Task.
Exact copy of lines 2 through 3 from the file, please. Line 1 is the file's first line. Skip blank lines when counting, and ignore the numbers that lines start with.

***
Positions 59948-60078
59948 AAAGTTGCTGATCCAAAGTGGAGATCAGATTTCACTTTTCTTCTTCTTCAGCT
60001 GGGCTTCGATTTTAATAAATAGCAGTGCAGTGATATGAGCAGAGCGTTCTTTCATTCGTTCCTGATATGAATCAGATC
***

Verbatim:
59948 AAAGTTGCTGATCCAAAGTGGAGATCAGATTTCACTTTTCTTCTTCTTCAGCT
60001 GGGCTTCGATTTTAATAAATAGCAGTGCAGTGATATGAGCAGAGCGTTCTTTCATTCGTTCCTGATATGAATCAGATC